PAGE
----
Paget wins Burghley, but Nicholson takes season-long Classics prize
11:48am Wednesday 11th September 2013 in Sport
ANDREW NICHOLSON’S defence of his Land Rover Burghley Horse Trials title came up just short – but the Marlborough-based world No.1 still ended up smiling all the way to the bank.
Nicholson, 52, was in pocket to the tune of £174,000 despite finishing behind fellow New Zealander Jock Paget.
Nicholson’s three mounts were all in the prizes. Defending Burghley champion Avebury won £42,000 for second spot, while Nereo earned £32,000 for third and eighth-placed Calico Joe £4,000.
In addition, Nicholson also scooped the HSBC FEI Classics Trophy and a further £96,000.
The Classics rewards the most successful rider across world eventing’s six four-star competitions – Badminton, Kentucky, Luhmuhlen, Burghley, Pau and Adelaide – with Nicholson coming out on top this year by an emphatic margin.
Paget’s triumph aboard Clifton Promise came just four months after he won the Mitsubishi Motors Badminton Horse Trials on the same horse, a feat last achieved by Ginny Leng with Master Craftsman 24 years ago.
And it means that 29-year-old Paget, a one-time apprentice bricklayer and former Nicholson pupil, will land the £225,000 Rolex Grand Slam if he wins at Kentucky next spring.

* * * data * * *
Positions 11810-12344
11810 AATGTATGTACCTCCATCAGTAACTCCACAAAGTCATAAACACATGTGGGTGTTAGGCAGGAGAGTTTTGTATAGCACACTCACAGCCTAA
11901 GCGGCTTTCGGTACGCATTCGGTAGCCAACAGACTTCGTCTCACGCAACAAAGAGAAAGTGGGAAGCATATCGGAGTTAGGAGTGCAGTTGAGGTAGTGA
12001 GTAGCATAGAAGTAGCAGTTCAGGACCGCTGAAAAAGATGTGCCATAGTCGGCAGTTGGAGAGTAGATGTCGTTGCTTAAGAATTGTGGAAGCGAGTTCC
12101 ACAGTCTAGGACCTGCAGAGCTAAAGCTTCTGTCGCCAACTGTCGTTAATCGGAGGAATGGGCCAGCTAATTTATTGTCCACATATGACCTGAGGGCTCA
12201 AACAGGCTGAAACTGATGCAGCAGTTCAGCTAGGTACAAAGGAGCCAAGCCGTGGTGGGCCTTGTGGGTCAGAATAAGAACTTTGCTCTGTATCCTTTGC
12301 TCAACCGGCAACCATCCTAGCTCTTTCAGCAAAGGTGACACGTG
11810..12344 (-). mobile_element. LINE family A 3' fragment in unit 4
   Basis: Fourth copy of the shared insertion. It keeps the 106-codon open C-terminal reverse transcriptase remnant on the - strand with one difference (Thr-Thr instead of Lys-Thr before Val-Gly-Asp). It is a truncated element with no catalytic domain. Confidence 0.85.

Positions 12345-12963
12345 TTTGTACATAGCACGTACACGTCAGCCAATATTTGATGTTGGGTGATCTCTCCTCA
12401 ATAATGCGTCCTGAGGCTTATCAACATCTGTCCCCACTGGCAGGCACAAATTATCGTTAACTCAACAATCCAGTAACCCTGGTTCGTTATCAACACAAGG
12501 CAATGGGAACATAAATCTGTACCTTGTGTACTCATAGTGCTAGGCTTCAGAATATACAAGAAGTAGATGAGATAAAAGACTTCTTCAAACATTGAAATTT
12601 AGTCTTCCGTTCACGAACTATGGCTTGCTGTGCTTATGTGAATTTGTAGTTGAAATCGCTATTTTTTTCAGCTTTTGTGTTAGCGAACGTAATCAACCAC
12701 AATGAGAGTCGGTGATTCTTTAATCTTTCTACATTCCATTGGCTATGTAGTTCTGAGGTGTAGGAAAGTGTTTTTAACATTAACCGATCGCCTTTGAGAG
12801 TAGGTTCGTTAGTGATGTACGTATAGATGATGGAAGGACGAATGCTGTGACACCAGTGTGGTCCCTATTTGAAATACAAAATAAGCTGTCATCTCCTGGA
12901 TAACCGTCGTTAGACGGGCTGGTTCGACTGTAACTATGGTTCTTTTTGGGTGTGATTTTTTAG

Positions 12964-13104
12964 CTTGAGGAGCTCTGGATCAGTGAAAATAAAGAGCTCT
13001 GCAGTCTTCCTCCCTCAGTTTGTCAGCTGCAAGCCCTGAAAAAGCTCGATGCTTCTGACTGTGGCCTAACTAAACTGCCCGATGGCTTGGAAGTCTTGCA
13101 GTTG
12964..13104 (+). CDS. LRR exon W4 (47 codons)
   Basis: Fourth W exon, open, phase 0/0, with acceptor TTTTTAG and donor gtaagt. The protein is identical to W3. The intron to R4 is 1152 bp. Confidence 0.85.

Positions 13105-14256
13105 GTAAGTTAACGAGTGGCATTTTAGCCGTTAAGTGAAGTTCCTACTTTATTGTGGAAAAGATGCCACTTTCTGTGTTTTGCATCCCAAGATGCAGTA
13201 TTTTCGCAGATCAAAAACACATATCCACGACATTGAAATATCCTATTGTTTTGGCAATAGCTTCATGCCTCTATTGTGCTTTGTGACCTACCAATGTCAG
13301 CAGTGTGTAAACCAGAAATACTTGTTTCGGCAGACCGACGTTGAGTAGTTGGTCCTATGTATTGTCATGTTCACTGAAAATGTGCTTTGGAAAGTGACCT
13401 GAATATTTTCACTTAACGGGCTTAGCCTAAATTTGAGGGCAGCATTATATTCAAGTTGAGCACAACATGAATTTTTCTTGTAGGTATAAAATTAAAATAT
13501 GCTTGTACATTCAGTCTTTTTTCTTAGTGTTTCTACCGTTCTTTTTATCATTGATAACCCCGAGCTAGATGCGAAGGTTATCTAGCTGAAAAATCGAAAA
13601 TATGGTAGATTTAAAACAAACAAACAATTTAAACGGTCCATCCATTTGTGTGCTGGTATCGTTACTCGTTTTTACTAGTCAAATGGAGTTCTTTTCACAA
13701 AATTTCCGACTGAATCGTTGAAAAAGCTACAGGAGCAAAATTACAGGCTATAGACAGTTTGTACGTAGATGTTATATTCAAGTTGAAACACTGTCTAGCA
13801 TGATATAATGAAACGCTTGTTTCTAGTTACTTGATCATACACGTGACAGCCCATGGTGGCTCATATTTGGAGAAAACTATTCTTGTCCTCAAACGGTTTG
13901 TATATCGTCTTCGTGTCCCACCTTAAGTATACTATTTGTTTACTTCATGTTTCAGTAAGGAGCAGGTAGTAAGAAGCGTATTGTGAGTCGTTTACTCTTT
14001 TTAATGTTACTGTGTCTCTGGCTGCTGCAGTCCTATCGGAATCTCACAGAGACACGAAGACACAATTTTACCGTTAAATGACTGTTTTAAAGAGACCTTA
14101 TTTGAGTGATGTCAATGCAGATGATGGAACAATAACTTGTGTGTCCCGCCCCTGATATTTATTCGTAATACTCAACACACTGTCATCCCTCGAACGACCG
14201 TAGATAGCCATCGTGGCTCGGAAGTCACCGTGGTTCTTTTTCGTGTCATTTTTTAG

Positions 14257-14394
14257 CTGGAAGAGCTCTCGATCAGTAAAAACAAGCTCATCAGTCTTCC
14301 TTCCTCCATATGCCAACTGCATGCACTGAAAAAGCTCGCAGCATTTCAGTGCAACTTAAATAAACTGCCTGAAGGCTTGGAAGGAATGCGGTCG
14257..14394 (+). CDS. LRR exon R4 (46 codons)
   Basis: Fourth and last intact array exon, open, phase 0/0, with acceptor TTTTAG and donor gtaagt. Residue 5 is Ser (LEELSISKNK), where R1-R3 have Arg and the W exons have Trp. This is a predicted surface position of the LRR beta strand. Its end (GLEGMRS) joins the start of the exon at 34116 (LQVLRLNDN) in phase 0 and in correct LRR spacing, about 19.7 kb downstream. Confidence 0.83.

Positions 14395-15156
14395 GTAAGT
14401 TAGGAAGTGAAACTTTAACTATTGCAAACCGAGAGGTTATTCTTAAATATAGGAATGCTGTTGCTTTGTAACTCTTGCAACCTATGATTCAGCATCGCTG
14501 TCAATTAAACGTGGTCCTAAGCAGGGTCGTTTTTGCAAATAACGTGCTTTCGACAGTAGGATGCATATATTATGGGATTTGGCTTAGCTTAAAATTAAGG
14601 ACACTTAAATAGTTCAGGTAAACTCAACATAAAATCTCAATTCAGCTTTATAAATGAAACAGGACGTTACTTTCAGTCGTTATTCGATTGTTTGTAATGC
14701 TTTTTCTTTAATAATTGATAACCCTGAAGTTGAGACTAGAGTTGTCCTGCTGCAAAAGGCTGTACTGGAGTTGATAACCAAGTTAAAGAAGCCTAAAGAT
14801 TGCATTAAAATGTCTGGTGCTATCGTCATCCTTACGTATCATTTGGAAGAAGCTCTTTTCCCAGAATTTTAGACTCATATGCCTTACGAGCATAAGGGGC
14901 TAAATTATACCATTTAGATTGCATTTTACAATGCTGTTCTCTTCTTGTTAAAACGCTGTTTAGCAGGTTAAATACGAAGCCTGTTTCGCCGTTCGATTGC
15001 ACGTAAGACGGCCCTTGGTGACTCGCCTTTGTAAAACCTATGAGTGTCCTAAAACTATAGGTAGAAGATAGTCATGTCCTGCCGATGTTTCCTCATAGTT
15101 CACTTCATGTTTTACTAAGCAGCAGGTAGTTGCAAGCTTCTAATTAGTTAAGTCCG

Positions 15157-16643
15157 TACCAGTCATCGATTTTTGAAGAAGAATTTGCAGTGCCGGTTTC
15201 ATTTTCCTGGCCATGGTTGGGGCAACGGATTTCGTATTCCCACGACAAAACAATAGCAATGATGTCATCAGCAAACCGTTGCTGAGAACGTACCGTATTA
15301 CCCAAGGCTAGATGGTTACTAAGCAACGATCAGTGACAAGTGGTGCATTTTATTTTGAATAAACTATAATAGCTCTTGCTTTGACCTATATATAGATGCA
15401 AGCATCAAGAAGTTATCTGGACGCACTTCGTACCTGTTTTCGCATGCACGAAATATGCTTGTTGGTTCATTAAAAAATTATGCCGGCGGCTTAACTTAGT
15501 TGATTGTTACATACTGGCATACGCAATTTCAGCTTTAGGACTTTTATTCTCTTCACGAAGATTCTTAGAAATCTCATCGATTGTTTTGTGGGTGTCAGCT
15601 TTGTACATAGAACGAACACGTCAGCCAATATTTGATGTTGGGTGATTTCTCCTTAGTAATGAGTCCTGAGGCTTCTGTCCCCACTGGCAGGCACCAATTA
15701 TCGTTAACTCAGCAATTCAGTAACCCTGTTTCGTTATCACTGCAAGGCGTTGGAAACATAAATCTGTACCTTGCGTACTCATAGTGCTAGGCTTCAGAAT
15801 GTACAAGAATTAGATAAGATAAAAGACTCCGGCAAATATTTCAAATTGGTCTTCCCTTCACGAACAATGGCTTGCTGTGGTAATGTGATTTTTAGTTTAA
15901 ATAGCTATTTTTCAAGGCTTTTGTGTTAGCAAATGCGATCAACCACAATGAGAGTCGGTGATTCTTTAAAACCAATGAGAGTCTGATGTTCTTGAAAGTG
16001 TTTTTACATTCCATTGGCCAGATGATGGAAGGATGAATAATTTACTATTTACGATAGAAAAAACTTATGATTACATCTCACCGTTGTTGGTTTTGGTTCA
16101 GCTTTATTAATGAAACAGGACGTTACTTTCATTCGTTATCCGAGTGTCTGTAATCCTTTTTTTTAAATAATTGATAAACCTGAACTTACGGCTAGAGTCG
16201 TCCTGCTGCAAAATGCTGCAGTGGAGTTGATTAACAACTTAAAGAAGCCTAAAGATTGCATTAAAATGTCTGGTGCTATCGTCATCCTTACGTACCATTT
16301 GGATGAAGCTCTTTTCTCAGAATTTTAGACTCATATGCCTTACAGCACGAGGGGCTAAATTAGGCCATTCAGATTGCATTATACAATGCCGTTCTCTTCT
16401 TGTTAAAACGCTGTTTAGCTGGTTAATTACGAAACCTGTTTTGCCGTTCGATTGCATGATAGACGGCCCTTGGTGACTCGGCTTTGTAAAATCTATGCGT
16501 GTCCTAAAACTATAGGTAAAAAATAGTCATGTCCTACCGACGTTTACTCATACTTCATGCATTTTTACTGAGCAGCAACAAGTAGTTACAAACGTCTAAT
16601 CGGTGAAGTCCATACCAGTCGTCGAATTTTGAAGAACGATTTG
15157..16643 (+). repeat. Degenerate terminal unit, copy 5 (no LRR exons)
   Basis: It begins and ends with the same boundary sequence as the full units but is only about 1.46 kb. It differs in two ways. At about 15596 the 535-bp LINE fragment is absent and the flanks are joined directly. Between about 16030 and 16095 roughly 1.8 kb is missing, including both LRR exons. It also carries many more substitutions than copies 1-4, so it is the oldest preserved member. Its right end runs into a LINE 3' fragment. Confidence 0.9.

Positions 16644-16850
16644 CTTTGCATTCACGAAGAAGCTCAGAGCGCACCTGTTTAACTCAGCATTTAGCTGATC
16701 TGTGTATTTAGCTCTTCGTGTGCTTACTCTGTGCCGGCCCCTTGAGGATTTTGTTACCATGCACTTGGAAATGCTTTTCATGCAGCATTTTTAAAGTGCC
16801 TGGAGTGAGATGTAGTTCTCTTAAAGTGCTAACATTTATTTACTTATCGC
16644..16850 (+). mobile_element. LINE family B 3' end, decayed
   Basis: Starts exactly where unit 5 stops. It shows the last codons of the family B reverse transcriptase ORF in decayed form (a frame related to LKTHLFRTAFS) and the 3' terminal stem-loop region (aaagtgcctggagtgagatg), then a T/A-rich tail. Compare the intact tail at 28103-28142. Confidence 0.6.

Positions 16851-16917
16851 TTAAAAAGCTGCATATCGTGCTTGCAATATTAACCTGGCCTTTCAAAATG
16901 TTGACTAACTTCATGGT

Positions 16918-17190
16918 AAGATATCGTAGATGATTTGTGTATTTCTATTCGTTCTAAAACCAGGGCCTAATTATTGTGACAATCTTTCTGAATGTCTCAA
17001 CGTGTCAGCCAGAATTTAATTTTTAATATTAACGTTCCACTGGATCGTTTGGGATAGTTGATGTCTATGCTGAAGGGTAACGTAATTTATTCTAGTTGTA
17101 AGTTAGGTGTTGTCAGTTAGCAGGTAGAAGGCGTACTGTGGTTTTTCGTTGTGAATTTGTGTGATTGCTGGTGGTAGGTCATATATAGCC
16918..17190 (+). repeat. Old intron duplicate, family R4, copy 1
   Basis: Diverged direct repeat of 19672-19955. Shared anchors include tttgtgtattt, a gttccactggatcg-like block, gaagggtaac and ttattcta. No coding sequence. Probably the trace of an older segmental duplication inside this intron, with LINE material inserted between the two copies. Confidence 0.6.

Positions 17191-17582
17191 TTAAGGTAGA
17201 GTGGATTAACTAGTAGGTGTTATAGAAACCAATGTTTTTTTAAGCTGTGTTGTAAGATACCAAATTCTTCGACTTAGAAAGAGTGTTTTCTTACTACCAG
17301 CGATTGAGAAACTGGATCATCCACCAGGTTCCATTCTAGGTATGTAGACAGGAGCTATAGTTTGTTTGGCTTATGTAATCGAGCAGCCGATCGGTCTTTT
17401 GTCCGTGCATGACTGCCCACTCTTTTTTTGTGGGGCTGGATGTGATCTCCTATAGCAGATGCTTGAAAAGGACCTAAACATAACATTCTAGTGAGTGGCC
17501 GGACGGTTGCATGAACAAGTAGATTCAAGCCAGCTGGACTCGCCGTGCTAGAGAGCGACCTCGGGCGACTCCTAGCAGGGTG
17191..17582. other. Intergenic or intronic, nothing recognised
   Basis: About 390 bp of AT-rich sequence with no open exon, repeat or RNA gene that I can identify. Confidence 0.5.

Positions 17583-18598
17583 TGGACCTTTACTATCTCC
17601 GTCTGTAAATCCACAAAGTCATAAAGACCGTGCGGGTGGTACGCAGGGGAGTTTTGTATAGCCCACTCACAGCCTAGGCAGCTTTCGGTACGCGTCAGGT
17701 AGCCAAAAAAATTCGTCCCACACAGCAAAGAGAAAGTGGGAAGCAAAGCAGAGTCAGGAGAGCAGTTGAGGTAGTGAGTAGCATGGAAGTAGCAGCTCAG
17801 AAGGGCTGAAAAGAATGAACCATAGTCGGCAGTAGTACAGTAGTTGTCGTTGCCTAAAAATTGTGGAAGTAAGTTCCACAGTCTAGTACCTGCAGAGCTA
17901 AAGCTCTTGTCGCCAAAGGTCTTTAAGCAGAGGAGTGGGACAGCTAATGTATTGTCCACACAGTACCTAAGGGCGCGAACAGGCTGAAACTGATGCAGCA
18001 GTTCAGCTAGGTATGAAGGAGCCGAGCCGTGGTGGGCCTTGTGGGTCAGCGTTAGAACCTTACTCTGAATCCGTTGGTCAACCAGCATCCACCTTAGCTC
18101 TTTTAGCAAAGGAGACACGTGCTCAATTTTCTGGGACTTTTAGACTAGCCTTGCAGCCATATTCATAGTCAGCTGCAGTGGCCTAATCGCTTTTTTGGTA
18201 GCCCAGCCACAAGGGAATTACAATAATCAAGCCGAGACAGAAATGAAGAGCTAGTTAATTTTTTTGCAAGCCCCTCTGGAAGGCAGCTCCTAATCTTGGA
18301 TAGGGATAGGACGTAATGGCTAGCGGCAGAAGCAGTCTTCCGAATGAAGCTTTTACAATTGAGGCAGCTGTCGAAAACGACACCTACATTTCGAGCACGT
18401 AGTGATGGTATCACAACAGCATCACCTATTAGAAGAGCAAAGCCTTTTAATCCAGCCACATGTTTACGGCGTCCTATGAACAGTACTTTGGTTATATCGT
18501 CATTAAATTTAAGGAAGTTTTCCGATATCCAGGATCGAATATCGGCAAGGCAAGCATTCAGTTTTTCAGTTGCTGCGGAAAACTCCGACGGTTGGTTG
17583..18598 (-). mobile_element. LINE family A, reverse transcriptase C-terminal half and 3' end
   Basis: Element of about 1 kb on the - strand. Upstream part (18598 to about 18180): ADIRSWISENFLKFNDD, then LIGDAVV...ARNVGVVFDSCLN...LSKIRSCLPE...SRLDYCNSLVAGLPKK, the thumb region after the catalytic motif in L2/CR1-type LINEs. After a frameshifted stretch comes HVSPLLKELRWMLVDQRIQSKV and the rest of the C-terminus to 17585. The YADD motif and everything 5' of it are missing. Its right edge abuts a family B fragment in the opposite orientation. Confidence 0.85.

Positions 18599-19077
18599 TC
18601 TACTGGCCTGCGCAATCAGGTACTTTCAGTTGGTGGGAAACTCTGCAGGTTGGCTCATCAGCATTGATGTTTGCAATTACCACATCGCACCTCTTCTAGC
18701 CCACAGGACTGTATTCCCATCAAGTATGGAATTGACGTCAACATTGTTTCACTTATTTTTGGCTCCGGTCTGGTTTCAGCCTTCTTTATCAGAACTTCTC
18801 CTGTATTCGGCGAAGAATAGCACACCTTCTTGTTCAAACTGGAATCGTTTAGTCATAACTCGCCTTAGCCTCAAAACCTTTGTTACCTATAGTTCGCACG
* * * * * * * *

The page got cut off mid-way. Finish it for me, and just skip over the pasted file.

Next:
The Grand Slam is awarded to any rider who captures consecutive Badminton, Burghley and Kentucky crowns, but it has been achieved on just one previous occasion by Britain’s Pippa Funnell in 2003.
Behind Paget and Nicholson in the Burghley top ten were two other New Zealand riders – sixth-placed Jonelle Richards, who is based at Mildenhall, and twice Olympic individual gold medallist Mark Todd, based at Badgerstown near Marlborough, in seventh.
Nicholson paid tribute to Paget and recalled the winner’s time in his yard back in 2009.
“I had to work him hard, but from the day he arrived I could see he had a lot of natural ability and that he wanted to learn,” said Nicholson.
“He has always wanted to learn and he is always looking at ways in which he can improve, but the sad thing now is that he is beating me!”